As community spread of COVID-19 increases, so does the number of Michigan schools reversing their decision to bring students back for face-to-face learning.
West Bloomfield schools was one of many that welcomed students back for in-person learning in August amid the pandemic. The district’s lower classmen -- who generally say they hate school -- were absolutely thrilled to be back.
But now, as Michigan saw record coronavirus spread at the end of October, the West Bloomfield School District of 5600 students is halting all of their in-person learning due to community spread of COVID and its direct impact on teaching staff.
A number of other Michigan school districts are adjusting their learning models in response to growing COVID cases.
Right now, Oakland County is at a level “E” in community spread -- the highest and least desirable place to be.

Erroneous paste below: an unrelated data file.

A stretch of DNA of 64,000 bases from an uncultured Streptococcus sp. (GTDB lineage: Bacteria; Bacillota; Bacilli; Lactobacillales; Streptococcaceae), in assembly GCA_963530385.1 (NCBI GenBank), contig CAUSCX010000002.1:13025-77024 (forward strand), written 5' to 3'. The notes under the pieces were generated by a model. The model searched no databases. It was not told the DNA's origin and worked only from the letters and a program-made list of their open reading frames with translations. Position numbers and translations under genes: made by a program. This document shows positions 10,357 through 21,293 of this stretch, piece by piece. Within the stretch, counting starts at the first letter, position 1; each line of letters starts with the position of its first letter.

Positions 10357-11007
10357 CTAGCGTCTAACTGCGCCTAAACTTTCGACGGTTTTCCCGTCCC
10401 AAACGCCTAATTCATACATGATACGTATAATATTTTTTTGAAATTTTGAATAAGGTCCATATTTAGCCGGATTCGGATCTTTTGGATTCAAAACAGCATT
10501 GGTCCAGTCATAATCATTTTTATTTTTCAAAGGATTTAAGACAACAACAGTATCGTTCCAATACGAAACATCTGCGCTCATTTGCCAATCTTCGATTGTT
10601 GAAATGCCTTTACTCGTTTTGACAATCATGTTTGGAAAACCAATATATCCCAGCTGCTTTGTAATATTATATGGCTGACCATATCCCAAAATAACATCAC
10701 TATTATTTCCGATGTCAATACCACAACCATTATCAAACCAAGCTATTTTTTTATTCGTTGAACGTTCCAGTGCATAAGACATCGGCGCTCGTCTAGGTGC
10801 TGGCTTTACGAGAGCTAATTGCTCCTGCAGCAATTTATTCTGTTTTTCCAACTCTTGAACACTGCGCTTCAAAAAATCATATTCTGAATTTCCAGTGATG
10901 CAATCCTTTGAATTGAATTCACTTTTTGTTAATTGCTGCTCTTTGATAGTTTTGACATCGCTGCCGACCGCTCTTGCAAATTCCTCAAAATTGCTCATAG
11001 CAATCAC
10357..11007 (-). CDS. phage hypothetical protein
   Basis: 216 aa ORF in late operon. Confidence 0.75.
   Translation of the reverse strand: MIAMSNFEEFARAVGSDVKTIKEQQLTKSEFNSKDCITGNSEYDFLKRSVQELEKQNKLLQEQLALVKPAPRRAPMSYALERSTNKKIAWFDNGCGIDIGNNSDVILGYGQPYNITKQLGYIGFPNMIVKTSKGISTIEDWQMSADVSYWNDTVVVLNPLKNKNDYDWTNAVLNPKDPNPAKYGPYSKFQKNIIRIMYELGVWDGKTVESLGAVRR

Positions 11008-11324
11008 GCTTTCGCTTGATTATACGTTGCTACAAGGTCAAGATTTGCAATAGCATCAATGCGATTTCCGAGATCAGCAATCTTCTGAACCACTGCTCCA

High school students in the Troy School District have been pulled back less than 30 days after returning to face-to-face learning.
Teachers who are in quarantine can still teach, but not in classrooms. The Troy School District will be reassessing whether or not all of its 13,000 students should return to remote learning to prevent spread of the virus.
In the Bloomfield Hills School District, with 5,500 students, even the superintendent had to become a substitute teacher. High school students in the district have switched to remote learning as of Monday.
Parents of students, especially those in Oakland and Macomb counties, are encouraged to make arrangements for their students to learn from home in case districts switch to remote learning amid virus spread. Macomb County is also considered at level “E” for community spread of COVID-19.